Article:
Temperatures plummeted to negative digits faster than I would have imagined possible. It was a high of -6F on Monday, and a low of -16F, with wind chills nearing forty degrees below zero. The news spoke of nothing else, but the treacherous risk of venturing out in temps that could lead to frostbite in just ten minutes.

I watched from my phone as the Nest reported the house temperature creeping lower and lower with each hour. We had oil filled space heaters in our bedrooms, but everything else was at the mercy of the measly electric furnace. The city banned all non-emergency travel, and businesses were closed everywhere. My work sent out an email clarifying that, we too, were not allowed to come to the office, and must work from home to be safe.

photo 2photo 3I am an energy efficiency specialist, which means I have access to fantastic gadgets via work! Monday morning, energy toys at my ready, I wasted no time seeing what the real situation was. I pointed my temperature gun at the tiled kitchen floor. There is one corner where I swear they placed the cabinets directly over a gaping hole to the crawl space, such is the rush of cold air when you open the corner cupboard. The digital readout stimulated my scientific mind with real data, and I couldn’t help but keep checking to see the cold creeping into the kitchen. It was like watching a train wreck. What started out as 54 degrees Fahrenheit the night before was down to 39 by the morning. It kept declining, until I could almost see my breath in there. The overall house temperature declined less rapidly, but never left its nadir of 48 degrees until Wednesday morning.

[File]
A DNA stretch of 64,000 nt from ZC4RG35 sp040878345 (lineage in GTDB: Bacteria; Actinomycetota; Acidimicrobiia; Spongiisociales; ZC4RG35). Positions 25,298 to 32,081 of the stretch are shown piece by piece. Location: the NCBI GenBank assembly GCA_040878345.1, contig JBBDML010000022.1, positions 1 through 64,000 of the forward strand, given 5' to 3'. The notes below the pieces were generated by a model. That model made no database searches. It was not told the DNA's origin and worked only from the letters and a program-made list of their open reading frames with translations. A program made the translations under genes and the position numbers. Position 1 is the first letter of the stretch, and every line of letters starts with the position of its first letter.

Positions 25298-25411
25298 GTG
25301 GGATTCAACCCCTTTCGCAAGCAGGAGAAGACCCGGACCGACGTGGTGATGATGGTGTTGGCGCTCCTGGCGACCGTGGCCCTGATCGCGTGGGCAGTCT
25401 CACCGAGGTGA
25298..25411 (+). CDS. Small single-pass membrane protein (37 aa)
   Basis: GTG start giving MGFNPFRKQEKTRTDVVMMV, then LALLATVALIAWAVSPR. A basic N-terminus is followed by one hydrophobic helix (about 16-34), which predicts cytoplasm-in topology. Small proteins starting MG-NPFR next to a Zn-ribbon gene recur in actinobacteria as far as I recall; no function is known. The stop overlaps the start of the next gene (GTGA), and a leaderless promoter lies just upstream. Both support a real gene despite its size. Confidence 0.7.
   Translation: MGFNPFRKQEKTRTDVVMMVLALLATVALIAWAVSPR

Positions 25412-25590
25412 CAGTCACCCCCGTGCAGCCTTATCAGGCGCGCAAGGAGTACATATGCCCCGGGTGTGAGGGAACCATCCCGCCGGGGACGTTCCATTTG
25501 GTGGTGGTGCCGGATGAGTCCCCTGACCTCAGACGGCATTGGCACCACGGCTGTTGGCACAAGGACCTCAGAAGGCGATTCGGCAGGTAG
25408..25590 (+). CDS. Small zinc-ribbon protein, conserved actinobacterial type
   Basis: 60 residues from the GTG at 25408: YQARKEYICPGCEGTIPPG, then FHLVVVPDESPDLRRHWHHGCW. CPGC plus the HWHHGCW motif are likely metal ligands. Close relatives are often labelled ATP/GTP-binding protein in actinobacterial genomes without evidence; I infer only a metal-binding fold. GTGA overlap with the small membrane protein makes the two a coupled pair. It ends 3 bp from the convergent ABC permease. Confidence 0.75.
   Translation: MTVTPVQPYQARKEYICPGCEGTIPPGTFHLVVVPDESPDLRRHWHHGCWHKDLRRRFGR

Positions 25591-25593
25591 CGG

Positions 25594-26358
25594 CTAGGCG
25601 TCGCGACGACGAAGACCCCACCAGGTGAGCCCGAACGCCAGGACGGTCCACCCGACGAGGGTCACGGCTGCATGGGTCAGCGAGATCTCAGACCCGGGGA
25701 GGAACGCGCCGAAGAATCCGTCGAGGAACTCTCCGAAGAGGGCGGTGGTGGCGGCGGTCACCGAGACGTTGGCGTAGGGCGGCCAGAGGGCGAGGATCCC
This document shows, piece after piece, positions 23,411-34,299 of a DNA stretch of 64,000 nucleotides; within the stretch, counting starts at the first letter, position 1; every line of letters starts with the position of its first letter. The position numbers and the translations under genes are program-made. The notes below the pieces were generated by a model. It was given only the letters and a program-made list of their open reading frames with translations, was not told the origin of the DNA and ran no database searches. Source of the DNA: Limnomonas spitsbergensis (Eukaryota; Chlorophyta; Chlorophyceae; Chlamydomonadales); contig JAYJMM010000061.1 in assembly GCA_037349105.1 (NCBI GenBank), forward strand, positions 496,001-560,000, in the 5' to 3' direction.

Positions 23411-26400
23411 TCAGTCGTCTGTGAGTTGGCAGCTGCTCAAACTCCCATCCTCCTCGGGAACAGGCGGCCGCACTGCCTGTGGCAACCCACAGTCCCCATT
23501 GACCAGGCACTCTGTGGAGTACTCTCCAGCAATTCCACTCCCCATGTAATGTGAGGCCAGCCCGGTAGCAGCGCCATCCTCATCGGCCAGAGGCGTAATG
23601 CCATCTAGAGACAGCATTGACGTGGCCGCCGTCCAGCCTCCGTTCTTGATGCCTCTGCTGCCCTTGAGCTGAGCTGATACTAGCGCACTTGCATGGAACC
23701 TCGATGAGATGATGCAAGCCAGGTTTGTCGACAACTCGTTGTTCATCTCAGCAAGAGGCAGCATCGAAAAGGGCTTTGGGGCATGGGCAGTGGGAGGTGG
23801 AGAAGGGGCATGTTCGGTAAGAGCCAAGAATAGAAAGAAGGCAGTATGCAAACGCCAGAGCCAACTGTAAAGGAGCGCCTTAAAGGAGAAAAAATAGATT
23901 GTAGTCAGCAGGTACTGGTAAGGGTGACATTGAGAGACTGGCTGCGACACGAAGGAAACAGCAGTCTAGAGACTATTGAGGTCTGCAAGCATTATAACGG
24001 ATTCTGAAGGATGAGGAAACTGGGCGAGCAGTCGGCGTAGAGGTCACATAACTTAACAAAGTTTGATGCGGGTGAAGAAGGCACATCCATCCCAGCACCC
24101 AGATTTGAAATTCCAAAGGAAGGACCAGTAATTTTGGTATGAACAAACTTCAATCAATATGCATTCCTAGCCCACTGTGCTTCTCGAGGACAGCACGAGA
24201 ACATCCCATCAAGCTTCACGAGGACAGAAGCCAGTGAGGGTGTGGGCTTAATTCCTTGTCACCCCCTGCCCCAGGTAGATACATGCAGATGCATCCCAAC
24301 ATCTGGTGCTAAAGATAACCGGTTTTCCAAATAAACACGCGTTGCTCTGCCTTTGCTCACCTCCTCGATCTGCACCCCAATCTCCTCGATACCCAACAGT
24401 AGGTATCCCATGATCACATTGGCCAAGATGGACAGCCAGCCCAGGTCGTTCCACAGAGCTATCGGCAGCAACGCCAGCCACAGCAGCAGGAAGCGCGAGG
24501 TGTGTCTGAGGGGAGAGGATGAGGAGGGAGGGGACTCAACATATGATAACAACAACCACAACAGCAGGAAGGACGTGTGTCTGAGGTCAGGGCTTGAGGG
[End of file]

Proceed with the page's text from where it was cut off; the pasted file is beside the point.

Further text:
photo 3For three days we were trapped in this frigid frame of a house. I can only imagine what would have happened if we had lost power. We baked everything we could think of, in an effort to fill the kitchen with warm, sweet, electric oven air. We drank tea nonstop, and then recoiled into our bedrooms to recover from standing on the cold kitchen floor.  Only one window remained exposed, in an otherwise dark and dreary place without time. Occasionally, I moved the sheet of foam from our bedroom window to peak out into the world and make sure it was still there. The white snow blinded me, and I retreated back into the darkness like a creature from a late night novel.

When the forecast finally gave birth to a small respite from the arctic blast, the entire Midwest cheered at the beautiful sight of a large black oval on our temperature gauges. Zero degrees has never looked so good.

photo 1As Wednesday arrived, and zero degrees came and went, we were more than ready to be rid of our cabin fever. The pipes, two of which had frozen, took another day to thaw out and flow once more. We could finally wash dishes in the kitchen sink again! The toilet flushed without pans of water! The little things that we take for granted were appreciated immensely on that day. The roads were still treacherous, but people ventured back into work.

So, Indiana, you thought you could scare a Michigan girl. This may have been the coldest, snowiest storm since before I was born, but you can’t keep a Michigander down. I’ve taken road trips to northern Michigan in February. In a Honda Insight Hybrid. You’ll never win this one, Indiana, so just can the tough talk and show me what you’ve got in store for spring.